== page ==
I met with thesis advisor (or supervisor – I’m not really sure about the proper English terminology here. I think advisor sounds more precise) yesterday to discuss the outline of my thesis.
As I had figured, he agreed that it was a good idea to design each chapter as independent essays with their own argument and conclusion which I could then connect into an overall argument by writing a “meta-text” into the main text referring to points made in other chapters where appropriate.
Our main discussion this time was on how to best build up a good structure to give the reader all the necessary pieces to understand the highly technical and specialized field the thesis is about. He demanded that I didn’t take too much for granted, not about the reader’s empirical or technical knowledge of the field, nor about the reader’s grasp of the anthropological theories I plan to use.
As he said, “most anthropologists like Bruno Latour and the concept of Actor-Network Theory for completely different reasons than most other academics: We find most of his points about the social construction of technology as blindingly obvious, but we do like the succinctness and stringence of his arguments. On the other hand, we aren’t too fond of his methods which seem crude to say the least. Other academics find his basic premise of socially constructed technology mind-blowing and stick to his methods as at least some way of dealing with this (to them) new way of perceiving the world.”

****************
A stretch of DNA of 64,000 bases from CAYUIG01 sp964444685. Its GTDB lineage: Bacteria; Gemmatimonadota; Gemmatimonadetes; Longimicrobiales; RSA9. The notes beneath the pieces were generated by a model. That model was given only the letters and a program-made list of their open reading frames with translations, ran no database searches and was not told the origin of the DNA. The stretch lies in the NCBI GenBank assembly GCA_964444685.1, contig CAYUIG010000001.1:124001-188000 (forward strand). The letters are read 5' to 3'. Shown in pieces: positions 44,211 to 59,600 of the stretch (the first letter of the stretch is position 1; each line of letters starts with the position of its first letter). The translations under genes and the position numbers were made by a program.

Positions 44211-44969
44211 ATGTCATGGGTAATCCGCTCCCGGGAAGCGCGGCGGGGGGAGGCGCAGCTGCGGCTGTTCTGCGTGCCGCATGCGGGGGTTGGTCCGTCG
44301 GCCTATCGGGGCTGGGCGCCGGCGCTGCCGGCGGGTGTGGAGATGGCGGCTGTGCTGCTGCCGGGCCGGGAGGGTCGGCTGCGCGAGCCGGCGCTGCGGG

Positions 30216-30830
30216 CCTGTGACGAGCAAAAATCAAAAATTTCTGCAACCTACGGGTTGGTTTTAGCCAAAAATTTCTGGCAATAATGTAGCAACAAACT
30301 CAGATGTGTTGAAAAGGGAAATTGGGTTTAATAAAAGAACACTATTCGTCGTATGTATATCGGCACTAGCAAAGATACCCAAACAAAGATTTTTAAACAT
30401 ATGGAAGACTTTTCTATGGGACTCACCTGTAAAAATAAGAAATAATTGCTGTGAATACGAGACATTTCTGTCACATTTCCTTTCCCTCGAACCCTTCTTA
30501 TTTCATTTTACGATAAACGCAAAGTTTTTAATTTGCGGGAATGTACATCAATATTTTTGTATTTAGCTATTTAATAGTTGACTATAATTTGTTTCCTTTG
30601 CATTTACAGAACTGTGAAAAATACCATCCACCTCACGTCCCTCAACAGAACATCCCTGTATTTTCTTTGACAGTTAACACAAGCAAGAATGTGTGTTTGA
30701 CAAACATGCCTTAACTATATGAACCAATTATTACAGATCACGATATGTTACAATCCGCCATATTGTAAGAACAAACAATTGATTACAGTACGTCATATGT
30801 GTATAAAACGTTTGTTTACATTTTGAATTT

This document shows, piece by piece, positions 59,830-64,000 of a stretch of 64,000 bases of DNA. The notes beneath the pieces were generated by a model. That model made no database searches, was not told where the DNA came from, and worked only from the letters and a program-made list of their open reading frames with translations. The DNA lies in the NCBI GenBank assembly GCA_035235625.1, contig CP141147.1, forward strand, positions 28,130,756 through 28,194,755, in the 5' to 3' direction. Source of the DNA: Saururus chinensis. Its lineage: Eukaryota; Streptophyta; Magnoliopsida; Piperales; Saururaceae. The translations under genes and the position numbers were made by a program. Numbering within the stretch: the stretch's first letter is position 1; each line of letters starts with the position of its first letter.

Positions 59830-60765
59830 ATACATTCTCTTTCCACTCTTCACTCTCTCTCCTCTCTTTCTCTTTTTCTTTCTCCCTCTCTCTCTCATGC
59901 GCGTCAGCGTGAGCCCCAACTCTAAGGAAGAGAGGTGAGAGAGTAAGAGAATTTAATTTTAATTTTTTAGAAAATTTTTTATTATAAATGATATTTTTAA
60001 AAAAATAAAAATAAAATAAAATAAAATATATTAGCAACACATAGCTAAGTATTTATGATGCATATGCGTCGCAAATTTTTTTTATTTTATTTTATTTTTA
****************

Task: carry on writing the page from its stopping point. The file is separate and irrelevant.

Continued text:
As it is, the relationship between the social and the technical will at the very centre of my thesis, but he warned me not to become too overenthusiastic about Latour and use him as a basis for discussion rather than as a conclusion in its own right. I find this exceptionally clever, especially since I was leaning towards doing this anyway, and it will only make my analysis so much clearer and sharper.
The main challenge of writing such a big lump of text like this thesis – it will end up at around 30.000 words – is getting them all in the right order. Building the argument in such a way that the reader will always read whatever seems most amazingly curious and interesting at that point. When writing chapter one, I have to find out what do the reader needs to know in order to read chapter 2? What framework do I build to make it as straightforward and accessible as possible?
So far, I’ve sought to develop each chapter around specific empirical cases to make the conflicts and theoretical issues at hand as concrete as possible. My advisor has kept telling me: Use the best cases! The ones you like the best! You will be delving into these and the more exciting and curious you find them, the better analyses you will write about them in the end!
So that’s where I’m at now. I’m starting out writing a chapter (what is going to be the third of six) with a solid overall structure in mind, and hopefully it won’t change too much in the meanwhile.